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Freeman v. Chertoff


March 30, 2009


The opinion of the court was delivered by: Honorable Joseph E. Irenas


Plaintiff, Vivian Freeman ("Freeman"), a former Security Assistant with the Federal Air Marshal Service, brings this Rehabilitation Act, 29 U.S.C. § 701, et seq., disability discrimination / retaliation suit against her former employer, the Department of Homeland Security ("the government"). Freeman asserts that she suffered discrimination on account of her disability, and retaliation for pursuing her EEO remedies in connection with the alleged discrimination. The government moves to dismiss, or alternatively, for summary judgment. For the reasons stated herein, the government's motion will be denied.


Freeman was employed by the government as a Security Assistant at the Federal Air Marshal Service Philadelphia field office*fn1 from October, 2002 to February, 2005. Insofar as relevant to the instant case, Freeman's duties as a Security Assistant mainly consisted of prviding administrative support to Federal Air Marshals ("FAMs"). (Def. Ex. 1) Among other things, Freeman made flight reservations; helped FAMs apply for passports and visas; tracked information impacting the travel budget for the Philadelphia field office; maintained, reviewed, and input time and attendance reports for payroll purposes; and prepared and reviewed FAMs' travel authorizations, vouchers, and supporting documentation. (Id.) Of these duties, payroll and travel voucher processing filled approximately 80-90% of a Security Assistant's time in a given week (payroll taking approximately 40-50% of the time; and vouchers taking 40%). (Pl. Ex. Q*fn2 at p. 16, 28, 144) During the relevant time period, there were two other people in the Philadelphia field office holding the same position as Freeman. (Pl. Ex. Q at p. 16, 142)

On April 25, 2003, Freeman, who uses a wheelchair, injured herself when she lost control of her wheelchair on an access ramp, suffering an "incomplete / partial rotator cuff tear of her right shoulder." (Def. Ex. 3)*fn3 While Freeman was on leave recovering from her injury, she was also involved in a car accident, although it is not clear whether, or to what extent, she was injured in that accident. Freeman finally returned to work in late July, 2003, with a three-day-a-week work schedule in accordance with her physician's recommendation that she not return to her position full-time. (Id.)*fn4 The government allowed Freeman to work three days a week from July, 2003 to June, 2004, but Freeman was required to take leave without pay for the two days a week she did not work. (Def. Ex. 4; Pl. Ex. Q at p. 388)

Freeman repeatedly inquired verbally about teleworking from home for the two days a week she could not come to the office so that she could maintain her full-time pay. (Pl. Ex. Q at p. 402-03) According to Freeman, such an arrangement would still be consistent with her medical restrictions because her physicians' concern was the fatigue caused by commuting to and from work five days a week. (Id. at 386)*fn5 Her supervisors, however, always refused her requests, stating that they had no telework policy in place. (Id. at 402-03)*fn6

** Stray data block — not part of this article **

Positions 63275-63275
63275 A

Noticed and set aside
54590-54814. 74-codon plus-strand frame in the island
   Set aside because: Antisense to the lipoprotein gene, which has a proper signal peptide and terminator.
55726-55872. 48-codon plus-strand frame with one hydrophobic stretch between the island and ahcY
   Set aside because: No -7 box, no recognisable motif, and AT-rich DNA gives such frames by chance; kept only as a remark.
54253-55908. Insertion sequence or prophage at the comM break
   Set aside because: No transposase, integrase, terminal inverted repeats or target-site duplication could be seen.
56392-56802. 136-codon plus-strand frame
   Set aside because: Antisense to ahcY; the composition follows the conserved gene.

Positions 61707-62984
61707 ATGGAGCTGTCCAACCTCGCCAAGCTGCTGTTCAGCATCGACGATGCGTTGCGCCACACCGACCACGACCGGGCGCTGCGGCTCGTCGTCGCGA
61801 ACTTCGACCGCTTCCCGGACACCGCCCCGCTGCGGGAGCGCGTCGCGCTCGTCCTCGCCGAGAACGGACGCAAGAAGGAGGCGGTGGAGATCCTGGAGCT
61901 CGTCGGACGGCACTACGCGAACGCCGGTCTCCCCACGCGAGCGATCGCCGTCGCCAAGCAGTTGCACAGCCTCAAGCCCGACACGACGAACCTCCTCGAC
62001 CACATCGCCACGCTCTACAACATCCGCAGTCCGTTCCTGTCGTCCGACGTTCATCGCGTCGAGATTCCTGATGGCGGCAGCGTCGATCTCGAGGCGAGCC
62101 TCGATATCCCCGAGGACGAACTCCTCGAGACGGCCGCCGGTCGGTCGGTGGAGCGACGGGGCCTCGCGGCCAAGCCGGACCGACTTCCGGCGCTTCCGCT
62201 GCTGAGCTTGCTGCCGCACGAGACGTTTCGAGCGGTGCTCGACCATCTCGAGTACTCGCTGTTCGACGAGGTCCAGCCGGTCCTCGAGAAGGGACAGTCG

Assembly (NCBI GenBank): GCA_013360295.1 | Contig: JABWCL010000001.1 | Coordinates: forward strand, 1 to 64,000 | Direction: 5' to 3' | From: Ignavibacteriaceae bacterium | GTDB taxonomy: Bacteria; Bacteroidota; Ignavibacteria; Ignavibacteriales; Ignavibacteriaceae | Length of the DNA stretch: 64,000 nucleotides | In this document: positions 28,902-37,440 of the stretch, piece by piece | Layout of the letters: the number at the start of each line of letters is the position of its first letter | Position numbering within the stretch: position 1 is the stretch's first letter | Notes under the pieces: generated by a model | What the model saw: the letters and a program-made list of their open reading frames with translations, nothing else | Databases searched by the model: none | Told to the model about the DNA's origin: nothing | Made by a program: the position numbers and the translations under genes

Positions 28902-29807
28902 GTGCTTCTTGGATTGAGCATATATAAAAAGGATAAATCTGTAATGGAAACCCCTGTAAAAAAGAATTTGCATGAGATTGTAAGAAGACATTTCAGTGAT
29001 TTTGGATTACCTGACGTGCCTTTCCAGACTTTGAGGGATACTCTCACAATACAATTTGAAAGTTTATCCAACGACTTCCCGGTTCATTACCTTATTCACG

From mid-June, 2004, until August, 2004, Freeman took another medical leave of absence for a cardiac catherization. (Pl. Ex. Q at 406; Def. Ex. 3) She returned to her three-day a week schedule in August, 2004, and again asked about teleworking (Id. at 406; Def. Ex. 3), but to no avail. According to Freeman, her supervisors simply "wouldn't entertain the telework idea." (Pl. Ex. Q at p. 419)

In a letter dated September 1, 2004, Freeman, through her attorney, formally requested to telework from home two days a week. (Pl. Ex. A) The letter further stated,

I am troubled by the agency's callous treatment if Ms. Freeman, which I perceive may be motivated by impermissible discrimination. Specifically, it appears that the agency may be discriminating against Ms. Freeman as an individual with a disability. I have recommended to Ms. Freeman that she seek counseling with an EEO counselor, in order to preserve her rights in the event that management does not take the appropriate actions to rectify the situations. (Id.)

The record contains no response to the September 1, 2004 letter, despite a follow-up letter from Freeman's attorney, requesting a response. (Pl. Ex. B)

Then in a letter dated October 18, 2004, Spurlock formally notified Freeman that he proposed to "remove" her from her position for "non-disciplinary" reasons. (Pl. Ex. D) The letter explained,

The reason for this [proposed] action is your inability to perform the essential functions of your position as a Security Assistant.

You were hired on October 6, 2002, to occupy a full time position of Security Assistant.... You performed those duties on a full time basis through April 28, 2003. Since that date you have been accommodated with regard to working a part time schedule...